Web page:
Beetaloo Ecology reports

The complete report and appendix is available via download. 

Report summary 

The Beetaloo GBA region Baseline Survey Program was undertaken to provide baseline data on the biodiversity of the GBA Beetaloo Extended Survey Area (BESA), Northern Territory. This includes both the Beetaloo Sub-basin and the area immediately beyond (as defined by the Beetaloo GBA Stage 2 report) where potential environmental and hydrological impacts associated with the emerging shale gas industry may occur. Relatively few surveys have been undertaken of the plants, animals and ecosystems of the region so this program was designed to collect baseline information for the Beetaloo GBA. The program also supported the development of further surveys to be undertaken as part of the Strategic Regional Environmental and Baseline Assessment (SREBA). The program was delivered through the collaboration of researchers at Charles Darwin University (CDU), Griffith University (GU) and the NT Department of Environment, Parks and Water Security (DEPWS). The work was developed with the Commonwealth GBA program (which included all partners and contracted support) to ensure that it informed the broader SREBA as required by the NT Government.  

The program comprised three themes: Environmental Mapping; Terrestrial Biodiversity; and Aquatic Biodiversity. It ran from 1 January 2020 to 30 June 2021, with a three-month delay in fieldwork imposed by COVID travel restrictions from late March, 2020. The following key findings are summarised here and presented in greater detail in the full report available from the product download tab on the left. 

  • Mapping has been undertaken that provides information on the vegetation classes and surface waterbodies in the BESA. Regional ecosystems have been described and a total of 1,664 plant taxa have been recorded (Chapter 1).  

  • New field records of EPBC-listed species in the BESA, including the Gouldian finch, crested shrike tit, greater bilby, Gulf snapping turtle and the freshwater sawfish, have been obtained (Chapters 1 and 3).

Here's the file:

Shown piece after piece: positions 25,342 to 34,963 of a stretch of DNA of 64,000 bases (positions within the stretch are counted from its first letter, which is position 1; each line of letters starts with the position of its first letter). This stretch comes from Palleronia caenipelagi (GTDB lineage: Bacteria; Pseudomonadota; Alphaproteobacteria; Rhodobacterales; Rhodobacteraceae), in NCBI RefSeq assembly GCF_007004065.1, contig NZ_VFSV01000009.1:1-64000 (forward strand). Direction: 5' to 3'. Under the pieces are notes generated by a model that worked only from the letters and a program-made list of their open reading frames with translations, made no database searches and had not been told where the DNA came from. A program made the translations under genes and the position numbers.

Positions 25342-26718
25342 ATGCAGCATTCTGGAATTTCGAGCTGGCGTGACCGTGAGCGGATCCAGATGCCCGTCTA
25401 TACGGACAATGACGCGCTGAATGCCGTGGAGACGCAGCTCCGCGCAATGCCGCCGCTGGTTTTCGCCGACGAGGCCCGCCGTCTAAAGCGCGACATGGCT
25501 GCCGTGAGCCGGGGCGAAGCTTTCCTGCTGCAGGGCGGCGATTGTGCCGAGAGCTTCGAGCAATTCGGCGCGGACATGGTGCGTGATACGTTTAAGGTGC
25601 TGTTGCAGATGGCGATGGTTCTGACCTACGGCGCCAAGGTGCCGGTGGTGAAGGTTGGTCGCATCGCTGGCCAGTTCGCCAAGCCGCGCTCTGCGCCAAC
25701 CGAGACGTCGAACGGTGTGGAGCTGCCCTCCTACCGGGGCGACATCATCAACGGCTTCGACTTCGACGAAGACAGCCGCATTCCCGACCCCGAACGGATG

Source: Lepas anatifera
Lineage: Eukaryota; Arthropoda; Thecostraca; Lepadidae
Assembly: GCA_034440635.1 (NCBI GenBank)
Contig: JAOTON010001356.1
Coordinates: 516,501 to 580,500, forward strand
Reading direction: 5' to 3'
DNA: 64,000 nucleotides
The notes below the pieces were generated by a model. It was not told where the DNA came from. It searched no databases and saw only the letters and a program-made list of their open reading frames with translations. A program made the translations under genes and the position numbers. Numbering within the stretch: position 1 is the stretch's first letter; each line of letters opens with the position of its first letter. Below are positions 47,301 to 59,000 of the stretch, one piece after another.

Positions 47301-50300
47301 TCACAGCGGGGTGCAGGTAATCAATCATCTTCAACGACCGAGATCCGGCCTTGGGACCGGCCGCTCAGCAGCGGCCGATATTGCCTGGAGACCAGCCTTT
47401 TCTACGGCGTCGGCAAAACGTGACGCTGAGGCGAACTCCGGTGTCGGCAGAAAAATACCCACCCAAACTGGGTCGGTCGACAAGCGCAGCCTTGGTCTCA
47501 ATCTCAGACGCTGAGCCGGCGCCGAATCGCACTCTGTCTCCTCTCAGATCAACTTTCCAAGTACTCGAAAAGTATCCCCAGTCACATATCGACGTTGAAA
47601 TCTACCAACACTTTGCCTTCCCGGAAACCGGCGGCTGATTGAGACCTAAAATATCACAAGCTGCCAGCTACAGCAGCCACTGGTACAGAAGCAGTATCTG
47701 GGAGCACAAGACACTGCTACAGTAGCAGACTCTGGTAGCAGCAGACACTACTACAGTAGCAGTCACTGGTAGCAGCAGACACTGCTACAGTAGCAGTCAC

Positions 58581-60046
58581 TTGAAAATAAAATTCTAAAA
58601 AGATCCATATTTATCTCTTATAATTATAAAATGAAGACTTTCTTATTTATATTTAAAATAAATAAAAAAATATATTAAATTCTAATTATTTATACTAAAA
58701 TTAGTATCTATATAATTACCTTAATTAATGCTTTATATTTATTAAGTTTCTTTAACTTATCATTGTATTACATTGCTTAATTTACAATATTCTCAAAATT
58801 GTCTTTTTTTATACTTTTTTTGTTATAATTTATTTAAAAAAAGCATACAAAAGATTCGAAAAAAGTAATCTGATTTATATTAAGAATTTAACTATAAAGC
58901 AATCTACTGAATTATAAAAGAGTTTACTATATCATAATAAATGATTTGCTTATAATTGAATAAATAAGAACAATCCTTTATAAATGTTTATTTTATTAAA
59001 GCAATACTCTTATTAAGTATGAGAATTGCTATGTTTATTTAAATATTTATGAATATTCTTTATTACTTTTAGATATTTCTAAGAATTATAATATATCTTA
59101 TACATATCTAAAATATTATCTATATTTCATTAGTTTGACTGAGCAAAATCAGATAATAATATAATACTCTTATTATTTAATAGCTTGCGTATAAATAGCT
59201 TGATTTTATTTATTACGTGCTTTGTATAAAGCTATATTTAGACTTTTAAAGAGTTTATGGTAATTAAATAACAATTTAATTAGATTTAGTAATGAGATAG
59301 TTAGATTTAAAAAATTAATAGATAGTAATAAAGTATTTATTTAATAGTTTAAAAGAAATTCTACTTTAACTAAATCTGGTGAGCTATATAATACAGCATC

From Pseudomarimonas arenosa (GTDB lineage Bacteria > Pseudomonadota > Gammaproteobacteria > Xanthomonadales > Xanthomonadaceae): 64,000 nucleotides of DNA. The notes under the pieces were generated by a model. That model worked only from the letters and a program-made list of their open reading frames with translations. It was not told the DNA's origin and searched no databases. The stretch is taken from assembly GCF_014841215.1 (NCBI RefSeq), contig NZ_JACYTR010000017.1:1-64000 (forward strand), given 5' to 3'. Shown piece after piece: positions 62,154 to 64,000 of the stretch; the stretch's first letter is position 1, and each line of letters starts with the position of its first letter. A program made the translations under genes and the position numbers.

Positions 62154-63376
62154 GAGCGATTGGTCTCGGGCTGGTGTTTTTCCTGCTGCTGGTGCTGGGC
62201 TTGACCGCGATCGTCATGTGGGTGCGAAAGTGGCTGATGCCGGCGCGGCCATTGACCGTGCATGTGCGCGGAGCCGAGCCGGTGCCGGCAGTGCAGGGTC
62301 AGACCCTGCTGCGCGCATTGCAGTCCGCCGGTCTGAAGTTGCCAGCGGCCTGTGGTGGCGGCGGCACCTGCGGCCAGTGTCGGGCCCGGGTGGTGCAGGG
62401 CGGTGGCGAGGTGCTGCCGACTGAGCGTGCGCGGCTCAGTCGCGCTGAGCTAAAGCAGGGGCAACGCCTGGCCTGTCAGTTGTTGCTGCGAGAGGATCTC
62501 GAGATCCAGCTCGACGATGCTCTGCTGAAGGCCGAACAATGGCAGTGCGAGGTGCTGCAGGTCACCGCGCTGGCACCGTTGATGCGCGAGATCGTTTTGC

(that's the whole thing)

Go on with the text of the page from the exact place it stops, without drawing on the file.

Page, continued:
• Published and unpublished data for waterbirds and migratory waterbirds for Lake Woods, Longreach Waterhole, Sturt Plateau wetlands and the Roper River (at Elsey National Park) have been synthesised, with 81 species recorded to date (Chapter 1).  

  • A list of terrestrial vertebrates in the BESA, comprising 494 species, has been compiled from the NT Fauna Atlas (Chapter 1).  

  • Field surveys of ants at 20 BESA sites have recorded 232 ant species from 27 genera and indicated the existence of new species (Chapter 1). 

  • Species distribution models, showing predicted habitat suitability and occurrence records across Australia and within the BESA, have been developed for 26 Environmentally Protected Matters (EPM) species incorporting new data acquired during this project. Further refinements of these models may be undertaken as part of the SREBA (Chapter 2). 

  • The 14 surface waterbodies, across four catchments (the Daly, Roper, Limmen Bight and Victoria River-Wiso) that held water in 2020 represent drought refugia (because they are likely to persist through the driest of conditions). Further refugia are likely to be identified by the SREBA (Chapter 3). 

  • Aquatic fauna surveys detected five species of freshwater turtles, 30 species of fish and 195 species of aquatic invertebrates. More than 20% of the latter appear to be new to science and 40% are new records for the region (Chapter 3). 

  • Baseline information on stygofauna was collected through a separate project funded by CSIRO’s Gas Industry Social and Environmental Research Alliance (GISERA) and no additional surveys were undertaken in this program. Results are available at:  

Overall, the GBA program has made a very valuable contribution to documenting the biodiversity of the BESA. The new and extensive datasets described in this report provide a foundation for further surveys to be undertaken as part of the SREBA. The combined results of the GBA program and the SREBA will provide the information needed to identify areas of high conservation value and to evaluate the potential impacts of resource development on biodiversity within the region. It will inform future environmental impact assessments and support the development of ecological monitoring programs. 

Last updated:
22 September 2021